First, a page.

Sport prices reported this week by FCStone international are showing a continued uplift in butter prices in Germany and the Netherland, with stable levels in France. Average butter sports are reported up to €6300/t.
Even more interesting is a slight pick up in SMP prices in Germany and France, and stable levels in the Netherlands, when SMP spots had been weakening significantly in recent weeks.[/vc_column_text][/vc_column][/vc_row][vc_row][vc_column][vc_column_text]
Source: FCStone International[/vc_column_text][/vc_column][/vc_row][vc_row][vc_column][vc_column_text]Milk spots: the rise continues
Spot milk price in the NW of France (Brittany, Normandy and the Pays de Loire, the most dynamic milk production regions in France) was up to 37c/l.
The Dutch and Italian spot prices reported by the EU MMO have also increased further, to €40.5/100kgs and €43/100 kgs respectively.[/vc_column_text][/vc_column][/vc_row][vc_row][vc_column][vc_column_text]
Source: EU MMO[/vc_column_text][/vc_column][/vc_row][vc_row][vc_column][vc_column_text]Farm gate milk prices: European competitors are continuing to benefit from stronger returns
European milk purchasers have been increasing July and August milk prices, with Friesland Campina the most recent to announce a 1.5c/kg increase to its August milk price to 38.5c/kg (graph right)
In Irish constituents, this would be equivalent to 32.7c/l + VAT (34.5c/l incl VAT).
Largest French milk purchaser Lactalis, a private company, have announced an August milk price of 35.1c/l, with an expectation of 36c/l for September.
Arla have increased their August milk price by 1 c/kg, which translated into an Arla UK price increase amounts to 0.89ppl. This takes the standard litre price to 29.98ppl (33.31c/l at current exchange rate).[/vc_column_text][/vc_column][/vc_row][vc_row][vc_column][vc_column_text]
Source: Friesland Campina[/vc_column_text][/vc_column][/vc_row][vc_row][vc_column][vc_column_text]Milk prices – scope for further increases to ensure Irish farmers keep up with EU competitors
Based on the May Farmers Journal Milk Price League, we predict the soon to be published June League will show an average price paid by Irish co-ops of 31.9c/l + VAT (33.62c/l incl VAT).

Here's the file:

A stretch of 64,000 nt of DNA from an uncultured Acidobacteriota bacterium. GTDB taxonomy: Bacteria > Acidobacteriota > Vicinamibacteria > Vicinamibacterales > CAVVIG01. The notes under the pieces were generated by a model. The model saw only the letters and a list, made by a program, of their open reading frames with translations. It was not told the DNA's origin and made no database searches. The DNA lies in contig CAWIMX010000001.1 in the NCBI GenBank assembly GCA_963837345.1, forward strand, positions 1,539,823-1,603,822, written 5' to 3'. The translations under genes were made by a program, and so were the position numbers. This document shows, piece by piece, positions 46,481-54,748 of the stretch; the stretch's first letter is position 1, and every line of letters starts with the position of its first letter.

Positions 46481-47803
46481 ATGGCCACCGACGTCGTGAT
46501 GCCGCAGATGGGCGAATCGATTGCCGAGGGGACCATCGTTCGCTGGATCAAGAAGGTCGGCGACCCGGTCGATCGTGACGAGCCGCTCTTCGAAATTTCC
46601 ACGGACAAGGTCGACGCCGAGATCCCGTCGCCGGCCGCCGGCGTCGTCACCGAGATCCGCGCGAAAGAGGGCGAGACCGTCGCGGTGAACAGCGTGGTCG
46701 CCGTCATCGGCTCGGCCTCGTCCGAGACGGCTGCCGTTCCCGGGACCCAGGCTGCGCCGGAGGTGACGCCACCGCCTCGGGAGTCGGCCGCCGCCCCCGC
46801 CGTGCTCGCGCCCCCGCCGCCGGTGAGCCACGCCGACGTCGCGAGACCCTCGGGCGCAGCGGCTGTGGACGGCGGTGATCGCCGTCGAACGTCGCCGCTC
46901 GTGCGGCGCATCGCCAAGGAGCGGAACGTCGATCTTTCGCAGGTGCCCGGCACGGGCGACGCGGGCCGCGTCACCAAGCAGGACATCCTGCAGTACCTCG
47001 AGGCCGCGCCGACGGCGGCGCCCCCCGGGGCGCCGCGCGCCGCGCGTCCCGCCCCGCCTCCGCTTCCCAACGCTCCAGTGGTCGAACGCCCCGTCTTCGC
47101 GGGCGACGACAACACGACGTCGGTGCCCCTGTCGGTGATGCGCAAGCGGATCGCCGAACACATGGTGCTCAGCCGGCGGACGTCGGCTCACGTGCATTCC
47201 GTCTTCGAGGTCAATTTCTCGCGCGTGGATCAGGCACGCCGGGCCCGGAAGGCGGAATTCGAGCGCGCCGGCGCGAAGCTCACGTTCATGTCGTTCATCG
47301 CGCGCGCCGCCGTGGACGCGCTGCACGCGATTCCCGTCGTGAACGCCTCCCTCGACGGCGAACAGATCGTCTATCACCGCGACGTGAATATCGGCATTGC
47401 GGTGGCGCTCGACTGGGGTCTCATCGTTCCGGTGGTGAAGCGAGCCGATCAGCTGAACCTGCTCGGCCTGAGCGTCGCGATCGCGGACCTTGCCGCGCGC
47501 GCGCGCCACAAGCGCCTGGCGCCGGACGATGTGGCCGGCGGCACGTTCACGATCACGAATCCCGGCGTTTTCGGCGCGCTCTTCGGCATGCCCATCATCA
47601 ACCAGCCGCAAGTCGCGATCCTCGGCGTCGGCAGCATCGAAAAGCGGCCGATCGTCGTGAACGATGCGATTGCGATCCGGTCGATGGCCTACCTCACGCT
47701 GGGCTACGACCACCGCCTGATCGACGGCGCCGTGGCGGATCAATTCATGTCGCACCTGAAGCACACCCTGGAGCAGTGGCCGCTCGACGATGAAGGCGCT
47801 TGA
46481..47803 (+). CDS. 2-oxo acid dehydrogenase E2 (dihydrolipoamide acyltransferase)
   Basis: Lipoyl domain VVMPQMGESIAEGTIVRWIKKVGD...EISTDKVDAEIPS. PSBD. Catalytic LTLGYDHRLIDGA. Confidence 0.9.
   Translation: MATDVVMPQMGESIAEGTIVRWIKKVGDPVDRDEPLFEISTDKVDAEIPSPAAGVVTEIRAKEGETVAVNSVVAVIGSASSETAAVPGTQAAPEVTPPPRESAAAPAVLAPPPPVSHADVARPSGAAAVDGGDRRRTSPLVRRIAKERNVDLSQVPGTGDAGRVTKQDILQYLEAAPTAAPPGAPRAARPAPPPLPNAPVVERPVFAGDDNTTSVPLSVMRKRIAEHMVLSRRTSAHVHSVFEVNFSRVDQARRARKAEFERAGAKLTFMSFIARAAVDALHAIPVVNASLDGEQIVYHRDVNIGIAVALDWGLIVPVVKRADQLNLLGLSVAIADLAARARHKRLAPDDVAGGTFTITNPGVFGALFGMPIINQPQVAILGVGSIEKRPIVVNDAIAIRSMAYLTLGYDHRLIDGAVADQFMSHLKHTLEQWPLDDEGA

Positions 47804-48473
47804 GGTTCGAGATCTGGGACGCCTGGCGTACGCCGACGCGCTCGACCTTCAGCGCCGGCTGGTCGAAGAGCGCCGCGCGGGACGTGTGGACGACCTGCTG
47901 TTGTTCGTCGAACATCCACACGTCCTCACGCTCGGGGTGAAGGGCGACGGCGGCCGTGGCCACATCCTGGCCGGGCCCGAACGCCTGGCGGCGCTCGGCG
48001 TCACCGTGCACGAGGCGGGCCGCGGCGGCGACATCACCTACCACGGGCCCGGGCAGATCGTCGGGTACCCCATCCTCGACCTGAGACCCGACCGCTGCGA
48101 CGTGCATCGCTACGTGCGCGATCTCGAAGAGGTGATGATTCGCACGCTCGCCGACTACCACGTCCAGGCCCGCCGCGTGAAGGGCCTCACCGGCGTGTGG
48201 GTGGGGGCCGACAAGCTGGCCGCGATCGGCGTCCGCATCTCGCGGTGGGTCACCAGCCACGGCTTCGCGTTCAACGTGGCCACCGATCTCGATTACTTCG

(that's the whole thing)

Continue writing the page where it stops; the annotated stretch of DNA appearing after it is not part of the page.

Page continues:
The graph below tracks the prolonged period of challenging milk prices which has been experienced by Irish dairy farmers. Since the trough of exactly 12 months ago, prices have substantially recovered by an average of 9.4c/l. However, they remain below the highest prices seen by farmers in 2014.[/vc_column_text][/vc_column][/vc_row][vc_row][vc_column][vc_column_text]
*June 2017 – IFA estimate based on FJ May milk price league[/vc_column_text][/vc_column][/vc_row][vc_row][vc_column][vc_column_text]Current market returns and the positive outlook for the coming months, underpinned by lower than expected milk output, especially in the EU, would suggest that further milk price increases are both justified and realistic.
Teagasc’s expectations of significant dairy income improvements this year are no surprise with higher volume, good grass growing conditions, a relatively benign cost environment and recovering milk prices. However, this comes after a prolonged period of low prices and cash flow stresses, which farmers are only catching up with now. See our press release on this here: bit.ly/2v1wCic
IFA urges co-op board members, when they meet in the coming days to decide on their July milk price, to increase it by a minimum of 1c/l.